Canada: Ashley Madison Security Breach: Lessons Learned And Valuable Recommendations For All Businesses

On August 22, 2016, the Office of the Privacy Commissioner of Canada (the "OPC") released an important report regarding the Ashley Madison data breach, which exposed the personal information of some 32 million users of the online dating website marketed to people who are married or in committed relationships. As part of its investigation, held jointly with the Australian Information Commissioner, the OPC raised a number of issues regarding the security practices of Ashley Madison's parent company, Avid Life Media ("ALM"). In its report, the OPC examined the circumstances of the data breach and considered ALM's information handling practices that may have affected the likelihood or the impact of the data breach. In a section entitled "Takeaways for all Organizations," the OPC raised a number of key elements and recommendations for all organizations subject to the federal Personal Information and Electronic Documents Act (PIPEDA), especially those that collect, use or disclose potentially sensitive personal information. We selected and addressed some of these key takeaways in the following sections:

1. Harm Extends Beyond Financial Harm

At the outset, the OPC interestingly noted that harm can extend beyond financial harm or impacts. Very often, when managing a breach of personal information or incident, organizations work under the assumption that unless the information is health information or information that can lead to fraud or identity theft, the information at stake is not sensitive. As the OPC pointed out, while financial impacts are highly visible, they do not represent the entire extent of possible harm. There are usually two main types of potential harms: objective types of harm, such as financial harm, physical harm or discrimination, and more subjective types of harm, which include an emotional component, such as humiliation, embarrassment, etc. The OPC notes that reputational harm (which may be linked to both subjective and objective types of harm) can be extremely damaging and may have long-term effects on an individual's ability to access and maintain employment, relationships or safety, and can be difficult to remediate. It is therefore essential that organizations carefully consider all risks of harm and properly assess and mitigate these risks.

2. Safeguards Supported by a Coherent and Adequate Governance Framework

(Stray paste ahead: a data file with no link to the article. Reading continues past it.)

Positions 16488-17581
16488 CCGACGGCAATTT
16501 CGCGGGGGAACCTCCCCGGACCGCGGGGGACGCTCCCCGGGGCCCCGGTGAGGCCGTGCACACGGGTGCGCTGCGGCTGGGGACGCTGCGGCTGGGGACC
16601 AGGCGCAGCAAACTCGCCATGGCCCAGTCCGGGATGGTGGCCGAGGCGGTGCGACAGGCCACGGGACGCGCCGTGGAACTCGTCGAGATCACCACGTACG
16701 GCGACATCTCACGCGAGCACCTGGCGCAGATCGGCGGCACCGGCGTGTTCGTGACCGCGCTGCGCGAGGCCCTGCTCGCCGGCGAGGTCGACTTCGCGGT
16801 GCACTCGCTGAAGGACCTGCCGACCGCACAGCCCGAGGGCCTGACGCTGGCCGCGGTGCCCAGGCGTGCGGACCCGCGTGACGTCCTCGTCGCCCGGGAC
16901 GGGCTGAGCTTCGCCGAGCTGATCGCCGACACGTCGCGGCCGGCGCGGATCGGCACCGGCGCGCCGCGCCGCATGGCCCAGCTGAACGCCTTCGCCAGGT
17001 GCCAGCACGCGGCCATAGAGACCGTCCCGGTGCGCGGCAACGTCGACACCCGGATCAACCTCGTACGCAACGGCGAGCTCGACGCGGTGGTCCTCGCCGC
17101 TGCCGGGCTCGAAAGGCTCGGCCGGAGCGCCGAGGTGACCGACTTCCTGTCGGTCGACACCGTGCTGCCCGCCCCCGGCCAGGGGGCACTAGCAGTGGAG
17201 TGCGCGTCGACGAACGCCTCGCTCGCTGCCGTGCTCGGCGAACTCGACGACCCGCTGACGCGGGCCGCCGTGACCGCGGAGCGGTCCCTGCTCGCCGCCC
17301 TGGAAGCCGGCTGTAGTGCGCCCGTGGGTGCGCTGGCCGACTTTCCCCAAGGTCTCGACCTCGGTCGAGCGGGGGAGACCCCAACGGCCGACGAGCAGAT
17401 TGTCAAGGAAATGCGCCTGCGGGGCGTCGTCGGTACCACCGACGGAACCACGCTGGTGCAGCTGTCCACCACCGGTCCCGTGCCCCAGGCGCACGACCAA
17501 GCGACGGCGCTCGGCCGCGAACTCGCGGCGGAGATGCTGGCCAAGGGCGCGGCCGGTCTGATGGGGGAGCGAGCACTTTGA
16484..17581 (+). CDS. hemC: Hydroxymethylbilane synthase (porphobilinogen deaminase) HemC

With respect to safeguards, many businesses and organizations put their focus on technology, leaving behind other important issues such as governance and corporate culture. As the OPC noted, in order to meet their obligations under PIPEDA, organizations that hold large amounts of personal information must have safeguards appropriate to, among other factors, the sensitivity and amount of information collected. While technological safeguards are important, they should be supported by an adequate information security governance framework in order to ensure that practices are appropriate with regards to the risks. This can be done by implementing policies and procedures, but also by way of employee training and by ensuring that practices are consistently understood and effectively implemented. In the case of ALM, the OPC concluded that the lack of such a governance framework was an "unacceptable shortcoming" that "failed to prevent multiple security weaknesses."

3. Charging a Fee for the Deletion of Personal Information

ALM's practice, prior to the security breach, was to charge a $19 fee for the "full deletion" of user profile information. While PIPEDA does not expressly prohibit the inclusion of a fee in order to have personal information deleted from an organization's databases, the OPC interestingly determined that there will be a high bar for the imposition of such a barrier to the exercise of an individual's privacy rights. More specifically, the OPC mentioned that the reasonableness of such a fee would have to be evaluated in light of factors such as the actual cost to the organization relative to the fee charged, as well as the likely influence it would have on the individual's decision on whether to withdraw consent. Moreover, even in cases where such a fee is reasonable, it would have to be clearly and conspicuously communicated prior to an individual providing consent. We rarely see organizations discussing this aspect in their privacy policy, so this takeaway will be useful for all organizations that may consider charging a fee for deletion of personal information.